[tor-dev] Temporary hidden services

Michael Rogers michael at briarproject.org
Mon Oct 22 10:51:08 UTC 2018

On 19/10/2018 14:01, George Kadianakis wrote:
> Michael Rogers <michael at briarproject.org> writes:
>> A given user's temporary hidden service addresses would all be related
>> to each other in the sense of being derived from the same root Ed25519
>> key pair. If I understand right, the security proof for the key blinding
>> scheme says the blinded keys are unlinkable from the point of view of
>> someone who doesn't know the root public key (and obviously that's a
>> property the original use of key blinding requires). I don't think the
>> proof says whether the keys are unlinkable from the point of view of
>> someone who does know the root public key, but doesn't know the blinding
>> factors (which would apply to the link-reading adversary in this case,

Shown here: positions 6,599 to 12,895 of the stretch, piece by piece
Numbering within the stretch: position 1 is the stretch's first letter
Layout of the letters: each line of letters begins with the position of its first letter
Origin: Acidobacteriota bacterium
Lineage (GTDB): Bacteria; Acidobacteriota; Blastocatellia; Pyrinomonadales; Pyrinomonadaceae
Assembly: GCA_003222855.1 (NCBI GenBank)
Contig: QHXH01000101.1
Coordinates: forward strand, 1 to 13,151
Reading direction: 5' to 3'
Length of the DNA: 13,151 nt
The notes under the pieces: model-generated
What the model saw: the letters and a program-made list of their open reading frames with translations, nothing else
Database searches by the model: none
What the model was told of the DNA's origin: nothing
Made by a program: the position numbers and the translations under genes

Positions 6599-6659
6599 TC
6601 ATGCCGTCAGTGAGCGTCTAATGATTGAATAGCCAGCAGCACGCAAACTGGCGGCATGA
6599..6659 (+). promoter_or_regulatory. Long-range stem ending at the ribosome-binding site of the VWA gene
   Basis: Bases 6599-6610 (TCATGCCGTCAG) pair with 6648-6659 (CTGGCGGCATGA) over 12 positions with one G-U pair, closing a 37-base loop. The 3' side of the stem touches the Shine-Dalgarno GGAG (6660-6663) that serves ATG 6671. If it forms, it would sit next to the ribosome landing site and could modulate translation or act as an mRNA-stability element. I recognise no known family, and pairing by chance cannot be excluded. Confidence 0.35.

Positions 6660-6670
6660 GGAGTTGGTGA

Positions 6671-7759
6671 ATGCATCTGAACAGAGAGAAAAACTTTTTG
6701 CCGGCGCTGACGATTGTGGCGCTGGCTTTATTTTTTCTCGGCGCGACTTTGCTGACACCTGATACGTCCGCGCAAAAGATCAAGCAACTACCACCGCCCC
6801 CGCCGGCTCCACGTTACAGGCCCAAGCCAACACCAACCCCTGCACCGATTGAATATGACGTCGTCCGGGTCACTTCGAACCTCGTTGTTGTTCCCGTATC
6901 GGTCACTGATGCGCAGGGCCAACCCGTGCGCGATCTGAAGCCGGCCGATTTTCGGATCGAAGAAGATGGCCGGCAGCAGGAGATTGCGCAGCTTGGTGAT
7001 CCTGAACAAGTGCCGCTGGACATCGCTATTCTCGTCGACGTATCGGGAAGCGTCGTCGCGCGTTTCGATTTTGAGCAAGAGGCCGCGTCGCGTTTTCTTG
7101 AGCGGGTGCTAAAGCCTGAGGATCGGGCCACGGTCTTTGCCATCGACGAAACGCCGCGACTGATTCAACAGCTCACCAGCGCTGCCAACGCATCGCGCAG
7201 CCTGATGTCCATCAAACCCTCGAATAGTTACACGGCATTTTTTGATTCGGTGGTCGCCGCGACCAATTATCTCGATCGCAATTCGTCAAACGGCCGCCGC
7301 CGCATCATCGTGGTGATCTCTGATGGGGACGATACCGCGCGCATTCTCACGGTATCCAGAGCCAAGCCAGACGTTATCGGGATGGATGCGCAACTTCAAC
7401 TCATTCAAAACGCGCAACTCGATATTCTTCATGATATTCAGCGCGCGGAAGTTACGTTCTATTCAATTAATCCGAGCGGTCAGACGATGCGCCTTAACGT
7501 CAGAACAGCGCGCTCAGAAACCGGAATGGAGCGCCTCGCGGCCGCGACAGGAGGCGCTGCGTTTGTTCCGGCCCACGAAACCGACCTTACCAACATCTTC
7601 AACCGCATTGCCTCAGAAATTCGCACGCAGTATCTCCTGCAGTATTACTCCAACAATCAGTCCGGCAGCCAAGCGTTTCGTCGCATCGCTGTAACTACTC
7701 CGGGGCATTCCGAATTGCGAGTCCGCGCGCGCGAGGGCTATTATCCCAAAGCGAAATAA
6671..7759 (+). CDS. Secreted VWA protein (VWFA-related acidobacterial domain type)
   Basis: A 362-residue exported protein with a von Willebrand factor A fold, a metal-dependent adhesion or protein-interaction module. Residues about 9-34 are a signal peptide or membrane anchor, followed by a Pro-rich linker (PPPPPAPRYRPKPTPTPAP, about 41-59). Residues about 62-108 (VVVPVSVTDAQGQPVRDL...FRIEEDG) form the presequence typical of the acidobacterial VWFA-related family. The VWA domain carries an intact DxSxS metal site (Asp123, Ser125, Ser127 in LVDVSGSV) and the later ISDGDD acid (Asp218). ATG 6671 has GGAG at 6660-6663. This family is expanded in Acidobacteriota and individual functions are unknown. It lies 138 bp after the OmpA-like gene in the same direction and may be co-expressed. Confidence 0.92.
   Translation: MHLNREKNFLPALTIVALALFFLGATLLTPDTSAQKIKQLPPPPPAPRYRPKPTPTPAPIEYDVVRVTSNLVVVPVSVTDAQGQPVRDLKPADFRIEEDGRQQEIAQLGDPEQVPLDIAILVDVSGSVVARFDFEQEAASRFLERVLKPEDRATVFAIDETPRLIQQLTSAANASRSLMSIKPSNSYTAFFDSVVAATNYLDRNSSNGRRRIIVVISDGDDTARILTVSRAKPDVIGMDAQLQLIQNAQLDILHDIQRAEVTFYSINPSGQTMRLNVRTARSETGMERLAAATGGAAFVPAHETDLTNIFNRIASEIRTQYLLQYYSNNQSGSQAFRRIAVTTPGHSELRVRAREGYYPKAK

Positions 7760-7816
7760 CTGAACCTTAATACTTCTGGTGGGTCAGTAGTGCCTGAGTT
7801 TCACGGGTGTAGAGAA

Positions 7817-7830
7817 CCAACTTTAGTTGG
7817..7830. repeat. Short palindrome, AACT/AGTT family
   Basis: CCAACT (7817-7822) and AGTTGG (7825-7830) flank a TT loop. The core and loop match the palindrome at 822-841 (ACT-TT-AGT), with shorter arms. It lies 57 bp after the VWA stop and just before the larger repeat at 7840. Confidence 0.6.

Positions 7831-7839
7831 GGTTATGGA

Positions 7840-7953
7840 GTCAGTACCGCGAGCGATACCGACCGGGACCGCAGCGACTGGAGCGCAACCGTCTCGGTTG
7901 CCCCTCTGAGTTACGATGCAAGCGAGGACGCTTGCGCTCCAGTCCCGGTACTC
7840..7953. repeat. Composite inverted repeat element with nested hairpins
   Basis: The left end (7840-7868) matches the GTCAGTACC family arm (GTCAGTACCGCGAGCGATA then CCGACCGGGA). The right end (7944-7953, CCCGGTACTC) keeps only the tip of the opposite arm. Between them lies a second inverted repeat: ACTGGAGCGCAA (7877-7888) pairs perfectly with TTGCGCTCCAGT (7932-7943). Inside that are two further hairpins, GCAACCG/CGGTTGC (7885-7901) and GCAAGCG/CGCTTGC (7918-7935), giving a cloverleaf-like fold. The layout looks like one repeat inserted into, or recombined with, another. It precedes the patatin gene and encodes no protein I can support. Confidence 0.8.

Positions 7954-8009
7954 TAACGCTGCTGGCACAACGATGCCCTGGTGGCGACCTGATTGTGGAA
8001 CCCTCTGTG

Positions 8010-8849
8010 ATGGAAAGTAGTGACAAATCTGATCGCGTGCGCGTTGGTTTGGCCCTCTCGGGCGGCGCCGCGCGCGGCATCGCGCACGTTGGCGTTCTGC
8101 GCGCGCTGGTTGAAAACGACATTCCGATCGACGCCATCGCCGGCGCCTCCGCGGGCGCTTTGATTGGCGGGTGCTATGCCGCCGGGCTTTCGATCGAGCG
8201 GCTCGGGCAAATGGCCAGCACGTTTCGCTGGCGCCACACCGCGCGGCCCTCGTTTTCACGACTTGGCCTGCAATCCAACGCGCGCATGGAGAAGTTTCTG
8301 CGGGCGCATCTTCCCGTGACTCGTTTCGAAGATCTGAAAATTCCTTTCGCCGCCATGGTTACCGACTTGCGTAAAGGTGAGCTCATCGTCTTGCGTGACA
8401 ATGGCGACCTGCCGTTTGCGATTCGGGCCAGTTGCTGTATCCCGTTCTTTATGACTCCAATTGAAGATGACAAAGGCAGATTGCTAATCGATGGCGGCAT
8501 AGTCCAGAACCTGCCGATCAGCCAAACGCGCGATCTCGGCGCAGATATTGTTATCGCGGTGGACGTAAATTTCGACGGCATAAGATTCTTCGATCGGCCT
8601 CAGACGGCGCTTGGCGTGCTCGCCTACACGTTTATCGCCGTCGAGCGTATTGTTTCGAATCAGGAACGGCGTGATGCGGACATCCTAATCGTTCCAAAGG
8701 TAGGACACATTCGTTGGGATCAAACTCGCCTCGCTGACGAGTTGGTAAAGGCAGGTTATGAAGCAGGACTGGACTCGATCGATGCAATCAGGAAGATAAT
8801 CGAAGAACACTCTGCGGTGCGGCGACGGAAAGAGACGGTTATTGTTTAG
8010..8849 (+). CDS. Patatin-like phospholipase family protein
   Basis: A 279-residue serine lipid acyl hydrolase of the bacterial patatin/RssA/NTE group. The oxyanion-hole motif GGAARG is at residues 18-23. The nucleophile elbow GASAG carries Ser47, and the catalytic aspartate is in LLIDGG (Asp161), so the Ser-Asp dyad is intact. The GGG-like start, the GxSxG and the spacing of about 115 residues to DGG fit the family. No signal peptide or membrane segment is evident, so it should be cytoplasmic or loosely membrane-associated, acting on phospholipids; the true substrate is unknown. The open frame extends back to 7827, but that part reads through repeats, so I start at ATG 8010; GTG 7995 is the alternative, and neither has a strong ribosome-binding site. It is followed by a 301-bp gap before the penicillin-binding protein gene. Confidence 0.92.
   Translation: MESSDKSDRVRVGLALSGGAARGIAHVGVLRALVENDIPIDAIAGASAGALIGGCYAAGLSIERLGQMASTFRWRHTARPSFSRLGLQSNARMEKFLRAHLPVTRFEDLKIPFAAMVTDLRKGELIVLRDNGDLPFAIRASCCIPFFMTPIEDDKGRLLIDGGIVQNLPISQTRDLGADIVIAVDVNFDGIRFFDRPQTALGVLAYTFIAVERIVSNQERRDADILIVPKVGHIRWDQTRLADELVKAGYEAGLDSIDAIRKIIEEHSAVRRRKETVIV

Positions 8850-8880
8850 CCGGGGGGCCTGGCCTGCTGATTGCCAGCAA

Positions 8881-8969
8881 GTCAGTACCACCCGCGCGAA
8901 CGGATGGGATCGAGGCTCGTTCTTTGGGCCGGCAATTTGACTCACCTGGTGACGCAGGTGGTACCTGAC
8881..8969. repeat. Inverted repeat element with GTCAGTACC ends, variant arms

>> and also to each contact who received a link). It seem like common sense
>> that you can't use the root key (and one blinding factor, in the case of
>> a contact) to find or distinguish other blinded keys without knowing the
>> corresponding blinding factors. But what seems like common sense to me
>> doesn't count for much in crypto...
> Hm, where did you get this about the security proof? The only security
> proof I know of is https://www-users.cs.umn.edu/~hoppernj/basic-proof.pdf and I don't see
> that assumption anywhere in there, but it's also been a long while since
> I read it.

I may have misunderstood the paper, but I was talking about the
unlinkability property defined in section 4.1.

If I understand right, the proof says that descriptors created with a
given identity key are unlinkable to each other, in the sense that an
adversary who's allowed to query for descriptors created with the
identity key can't tell whether one of the descriptors has been replaced
with one created with a different identity key.

It seems to follow that the blinded keys used to sign the descriptors*